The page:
STILLWATER, Okla. —
The stealthy submarines gathered military intelligence as they traveled undetected beneath the waves so Kinnick became more interested in that aspect of the service and he was selected as a naval intelligence clerk, living a real-life “NCIS.”
His everyday life in the naval investigative service at Pearl Harbor was not the fiction of the popular modern television drama. For Kinnick, it was fact that supporting the mission required diverse skills and substantial resources to choreograph complex criminal investigations or launch proactive counterintelligence initiatives.
Kinnick worked with different agencies and earned an associates degree at the University of Hawaii before being posted to the U.S. Embassy in Singapore. In gathering raw military intelligence at the second largest port in the world, he would photograph cargo on ships coming and going. The Russians sometimes would thwart his attempts by standing on deck and flashing tall mirrors toward his face so the pictures were fogged. If he was noticed photographing, sometimes a ship would radio the next one coming through and they would speed up too fast for him to shoot a clear picture. Kinnick would also take notes on what type of equipment he saw being shipped through the port. Information was collected and sent back to the Joint Chief of Staff operations to help piece together various puzzles concerning other countries during the Cold War.
In 1974, Kinnick started a six-year stint with the Joint Strategic Target Planning Staff in Omaha, Neb. — 1,000 miles from any ocean — and 12 stories underground.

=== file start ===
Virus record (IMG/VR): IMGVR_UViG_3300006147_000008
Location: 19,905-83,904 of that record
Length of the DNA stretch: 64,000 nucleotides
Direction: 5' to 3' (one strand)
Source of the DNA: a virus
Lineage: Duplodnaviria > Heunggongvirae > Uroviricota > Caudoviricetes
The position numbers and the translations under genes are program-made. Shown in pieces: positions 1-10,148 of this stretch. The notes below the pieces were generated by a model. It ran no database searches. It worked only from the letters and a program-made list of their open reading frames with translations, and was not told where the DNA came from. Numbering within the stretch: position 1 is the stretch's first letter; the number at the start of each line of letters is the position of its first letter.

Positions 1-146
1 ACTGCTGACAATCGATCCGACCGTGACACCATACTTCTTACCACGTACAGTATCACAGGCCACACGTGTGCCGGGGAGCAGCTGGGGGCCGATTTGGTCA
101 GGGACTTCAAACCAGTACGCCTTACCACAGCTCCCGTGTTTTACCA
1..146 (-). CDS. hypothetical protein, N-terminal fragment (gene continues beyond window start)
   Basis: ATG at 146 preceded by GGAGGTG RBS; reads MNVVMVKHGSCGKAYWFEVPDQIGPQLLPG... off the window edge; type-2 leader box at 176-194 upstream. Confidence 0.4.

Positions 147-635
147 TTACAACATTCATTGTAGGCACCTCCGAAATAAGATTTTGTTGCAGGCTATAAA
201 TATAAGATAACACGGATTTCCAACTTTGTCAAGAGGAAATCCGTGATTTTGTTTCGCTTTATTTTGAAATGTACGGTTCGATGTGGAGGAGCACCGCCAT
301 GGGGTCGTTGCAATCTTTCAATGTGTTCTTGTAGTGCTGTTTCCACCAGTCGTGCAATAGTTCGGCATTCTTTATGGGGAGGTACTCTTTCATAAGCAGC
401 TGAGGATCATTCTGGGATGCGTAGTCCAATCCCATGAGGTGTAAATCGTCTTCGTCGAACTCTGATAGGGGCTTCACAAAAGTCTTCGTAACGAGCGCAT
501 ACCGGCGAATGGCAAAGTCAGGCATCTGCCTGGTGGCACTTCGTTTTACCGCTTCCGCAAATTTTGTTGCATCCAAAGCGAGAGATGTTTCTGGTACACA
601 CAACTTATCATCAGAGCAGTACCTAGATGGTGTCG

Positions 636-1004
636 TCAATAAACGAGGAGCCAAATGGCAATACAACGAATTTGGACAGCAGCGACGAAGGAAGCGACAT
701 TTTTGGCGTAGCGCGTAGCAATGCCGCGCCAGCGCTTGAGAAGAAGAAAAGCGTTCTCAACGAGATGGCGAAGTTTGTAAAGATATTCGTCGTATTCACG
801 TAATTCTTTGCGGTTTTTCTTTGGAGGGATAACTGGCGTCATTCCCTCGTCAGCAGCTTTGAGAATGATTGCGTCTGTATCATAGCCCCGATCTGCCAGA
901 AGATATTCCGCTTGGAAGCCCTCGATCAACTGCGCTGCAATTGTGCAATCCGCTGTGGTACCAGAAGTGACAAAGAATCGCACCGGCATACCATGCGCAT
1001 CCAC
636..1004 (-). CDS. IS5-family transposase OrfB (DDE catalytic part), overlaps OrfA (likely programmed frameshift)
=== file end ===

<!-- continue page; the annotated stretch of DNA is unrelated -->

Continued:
Joint Strategic Target Planning Staff was created to coordinate strategic nuclear targeting and develop integrated plans between the armed forces. Kinnick went to work in a control center buried 45 feet beneath the earth at Offutt Air Force Base, 4,000 acres located in the heart of the nation. While duty in Nebraska seems to be far from the typical shore duty assignments, nuclear submarine servicemen have a long-standing presence at Offutt and “it was the closest station I could get to Stillwater so my kids could get to know our folks,” Kinnick said. His children, the late Thomas Jackson “T.J.” Kinnick and Jacqueline Kinnick Anderson, grew up all over the world but got to spend their teenage years in one place in Bellevue, Neb., where the family was involved in the community. The first time Kinnick was eligible, he was the only one in the Navy to be promoted from E-7 to E-8 and then E-8 to E-9. After his children graduated from high school, he returned to Pearl Harbor with the Pacific Fleet Intelligence Center and finished his naval career aboard the USS William H. Standley.